afghan-elections
The Afghanistan election for a new president has been dogged by unrest, cries of fraud and the potential for long-term political fallout among the country’s allies.

If conditions continue, the unrest may trigger a democratic collapse and humanitarian crisis. In its first democratic handover of power since Hamid Karzai took office in 2004, the two lead Presidential candidates have become the center of a political debate that threatens the country’s stability. In the most recent election results, ex-World Bank economist Abdullah Abdullah narrowly beat former anti-Taliban fighter Ashraf Ghani in the second round of elections held June 14. According to the Independent Election Commission (EIC,) Ghani won with 56 percent of the vote, although the final results will not be announced until July 22.

In the meantime, Abdullah and his followers have called for a recount of the votes, renouncing the result a “coup” against the people of Afghanistan. Regardless of the winner, if the strife continues, Afghanistan could see the conflict affecting all levels of the country, most notably the poor.

Afghanistan relies heavily upon allies like the United States and its partners to provide money with which to combat the Taliban and keep its economy healthy. While both candidates support a continued partnership with the United States, following the announcement on Monday, Abdullah spoke of forming a parallel government to combat Ghani’s government.

Parallel governments may be formed when countries severely divided by racial or ethnic differences operate under separate laws and rules, concurrently. A notable example of a parallel government occurred in 1942 in Maharashtra, India where people created a local government independent of British writ that technically governed them.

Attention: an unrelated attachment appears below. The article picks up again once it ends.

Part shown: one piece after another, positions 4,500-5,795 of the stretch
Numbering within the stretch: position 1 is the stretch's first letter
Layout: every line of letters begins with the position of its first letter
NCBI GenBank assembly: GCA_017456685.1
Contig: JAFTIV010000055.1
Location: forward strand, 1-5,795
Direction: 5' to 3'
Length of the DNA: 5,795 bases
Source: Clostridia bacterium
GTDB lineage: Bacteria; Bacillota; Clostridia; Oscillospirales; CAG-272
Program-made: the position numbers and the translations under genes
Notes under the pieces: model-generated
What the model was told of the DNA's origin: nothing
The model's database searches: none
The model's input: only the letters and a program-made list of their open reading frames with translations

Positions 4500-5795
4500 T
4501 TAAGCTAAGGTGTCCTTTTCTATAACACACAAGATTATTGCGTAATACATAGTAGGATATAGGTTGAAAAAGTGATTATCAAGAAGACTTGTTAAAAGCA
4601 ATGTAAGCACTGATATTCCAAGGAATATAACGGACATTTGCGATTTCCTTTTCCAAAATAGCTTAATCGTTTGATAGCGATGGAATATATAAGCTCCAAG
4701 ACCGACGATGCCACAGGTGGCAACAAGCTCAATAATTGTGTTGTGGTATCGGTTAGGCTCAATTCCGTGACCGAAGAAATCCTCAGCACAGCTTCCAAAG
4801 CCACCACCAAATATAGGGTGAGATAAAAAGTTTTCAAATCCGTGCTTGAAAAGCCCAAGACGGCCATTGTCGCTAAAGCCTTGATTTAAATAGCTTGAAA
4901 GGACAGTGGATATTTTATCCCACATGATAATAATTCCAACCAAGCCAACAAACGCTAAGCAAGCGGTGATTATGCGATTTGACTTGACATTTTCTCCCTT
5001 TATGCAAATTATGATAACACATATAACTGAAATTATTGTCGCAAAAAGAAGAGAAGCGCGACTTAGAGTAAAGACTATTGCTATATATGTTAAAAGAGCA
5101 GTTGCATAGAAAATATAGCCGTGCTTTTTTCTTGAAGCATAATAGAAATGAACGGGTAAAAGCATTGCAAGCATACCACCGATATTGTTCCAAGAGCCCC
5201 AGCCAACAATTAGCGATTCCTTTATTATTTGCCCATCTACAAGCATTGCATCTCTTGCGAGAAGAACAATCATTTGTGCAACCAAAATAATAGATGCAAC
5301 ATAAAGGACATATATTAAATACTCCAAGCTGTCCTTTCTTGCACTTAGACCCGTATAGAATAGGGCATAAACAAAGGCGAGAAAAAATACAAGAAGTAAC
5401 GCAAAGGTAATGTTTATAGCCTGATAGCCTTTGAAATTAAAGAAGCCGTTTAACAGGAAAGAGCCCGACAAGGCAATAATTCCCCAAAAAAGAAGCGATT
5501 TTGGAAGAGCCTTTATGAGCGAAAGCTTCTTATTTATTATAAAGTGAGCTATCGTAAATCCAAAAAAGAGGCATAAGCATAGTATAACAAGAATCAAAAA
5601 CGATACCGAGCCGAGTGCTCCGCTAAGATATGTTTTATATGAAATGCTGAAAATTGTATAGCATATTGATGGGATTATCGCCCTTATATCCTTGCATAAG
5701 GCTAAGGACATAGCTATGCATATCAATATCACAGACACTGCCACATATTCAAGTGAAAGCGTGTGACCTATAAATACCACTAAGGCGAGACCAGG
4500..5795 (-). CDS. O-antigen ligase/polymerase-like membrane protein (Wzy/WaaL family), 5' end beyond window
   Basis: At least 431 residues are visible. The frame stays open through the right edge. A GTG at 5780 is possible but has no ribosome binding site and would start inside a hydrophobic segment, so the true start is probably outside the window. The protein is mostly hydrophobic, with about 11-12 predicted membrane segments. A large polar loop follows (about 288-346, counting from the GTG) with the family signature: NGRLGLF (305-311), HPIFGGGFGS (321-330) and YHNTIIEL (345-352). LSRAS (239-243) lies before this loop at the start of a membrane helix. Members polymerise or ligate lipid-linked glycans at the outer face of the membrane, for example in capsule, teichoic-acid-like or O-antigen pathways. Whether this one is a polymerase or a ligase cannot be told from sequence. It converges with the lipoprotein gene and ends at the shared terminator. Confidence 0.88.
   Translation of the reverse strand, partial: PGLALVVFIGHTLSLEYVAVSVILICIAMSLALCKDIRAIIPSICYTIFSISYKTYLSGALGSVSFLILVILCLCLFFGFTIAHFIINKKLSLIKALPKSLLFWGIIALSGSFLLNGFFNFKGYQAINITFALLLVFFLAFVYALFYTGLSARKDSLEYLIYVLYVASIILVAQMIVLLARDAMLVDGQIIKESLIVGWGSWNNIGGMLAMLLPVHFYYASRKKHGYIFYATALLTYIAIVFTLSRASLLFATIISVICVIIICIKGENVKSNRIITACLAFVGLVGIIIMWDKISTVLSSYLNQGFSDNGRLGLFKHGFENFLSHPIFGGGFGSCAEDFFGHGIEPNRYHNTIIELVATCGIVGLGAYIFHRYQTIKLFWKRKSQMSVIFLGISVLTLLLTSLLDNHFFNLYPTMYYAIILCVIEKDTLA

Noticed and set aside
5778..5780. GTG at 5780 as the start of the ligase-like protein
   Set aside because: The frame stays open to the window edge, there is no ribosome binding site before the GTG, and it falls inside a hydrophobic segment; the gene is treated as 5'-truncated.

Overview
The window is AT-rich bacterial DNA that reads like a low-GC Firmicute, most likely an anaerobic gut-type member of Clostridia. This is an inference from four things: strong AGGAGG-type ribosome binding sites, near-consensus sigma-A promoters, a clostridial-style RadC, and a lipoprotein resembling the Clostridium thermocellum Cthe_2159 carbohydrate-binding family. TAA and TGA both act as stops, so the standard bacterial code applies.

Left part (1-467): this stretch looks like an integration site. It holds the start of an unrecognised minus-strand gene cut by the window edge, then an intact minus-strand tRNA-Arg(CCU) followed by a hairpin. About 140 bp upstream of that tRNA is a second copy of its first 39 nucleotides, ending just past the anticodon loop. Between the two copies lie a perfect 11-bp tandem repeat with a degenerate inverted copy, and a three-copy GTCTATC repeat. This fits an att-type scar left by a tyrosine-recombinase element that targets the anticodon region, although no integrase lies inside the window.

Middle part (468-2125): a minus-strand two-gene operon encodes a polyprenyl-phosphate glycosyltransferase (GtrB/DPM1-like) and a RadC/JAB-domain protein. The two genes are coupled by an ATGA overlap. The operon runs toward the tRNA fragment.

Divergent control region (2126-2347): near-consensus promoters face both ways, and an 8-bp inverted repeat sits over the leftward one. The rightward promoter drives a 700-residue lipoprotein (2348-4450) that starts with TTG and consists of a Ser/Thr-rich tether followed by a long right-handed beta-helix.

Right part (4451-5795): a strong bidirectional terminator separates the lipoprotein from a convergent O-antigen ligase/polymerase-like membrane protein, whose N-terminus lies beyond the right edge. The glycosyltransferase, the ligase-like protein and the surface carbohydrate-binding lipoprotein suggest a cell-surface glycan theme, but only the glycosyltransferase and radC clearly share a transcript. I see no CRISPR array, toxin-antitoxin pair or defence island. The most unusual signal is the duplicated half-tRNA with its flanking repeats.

U.S. Secretary of State John Kerry warned that an effort to form a parallel government would be met by an end of U.S. aid. “I have noted reports of protests in Afghanistan and of suggestions of a ‘parallel government’ with the gravest concern,” he said during a statement issued by the U.S. embassy. “Any action to take power by extra-legal means will cost Afghanistan the financial and security support of the United States and the international community.”

Afghanistan received approximately 35 percent of its Gross National Income from aid reports Global Humanitarian Assistance, a foreign aid watchdog group. This aid funds everything from Afghanistan’s army to its road maintenance. Dividing these funds between two governments would be impossible to sustain. In light of the deteriorating conditions in Iraq, where the void left by retreating US troops has increasingly been filled by the Islamic State of Iraq and the Levant (ISIS) extremist group, maintaining positive relations with western forces has become progressively more important for Afghanistan.

Restricted foreign aid could trigger a regression to mid-1990s Afghanistan, warned Ambassador James Dobbins. During that time period, Afghanistan encountered widespread disease, war, and the institution of Taliban regime. The Taliban first seized power in Afghanistan in 1996, seven years after the Soviet Army’s departure and a resulting civil war.

The Taliban instituted a hard-line form of Islam that banned women from work and school, jailed men for having too short of beards and instituted stoning, amputations and public executions. The combination of the civil war, Taliban government and implosion of natural disasters in Afghanistan, including the worst drought it had seen in 30 years, created a miasma of human suffering. Millions were expelled from their homes and thousands suffered from malaria, pneumonia, polio, typhoid and cholera. While both men vie for the top spot, preventing another humanitarian catastrophe should remain their top priority.

Emily Bajet

Sources: Aljazeera America 1, Aljazeera America 2, The Guardian, Swarthmore, CNN, Olschimke’s Blog Reuters, Global Humanitarian Assistance, BBC

Photo: The Guardian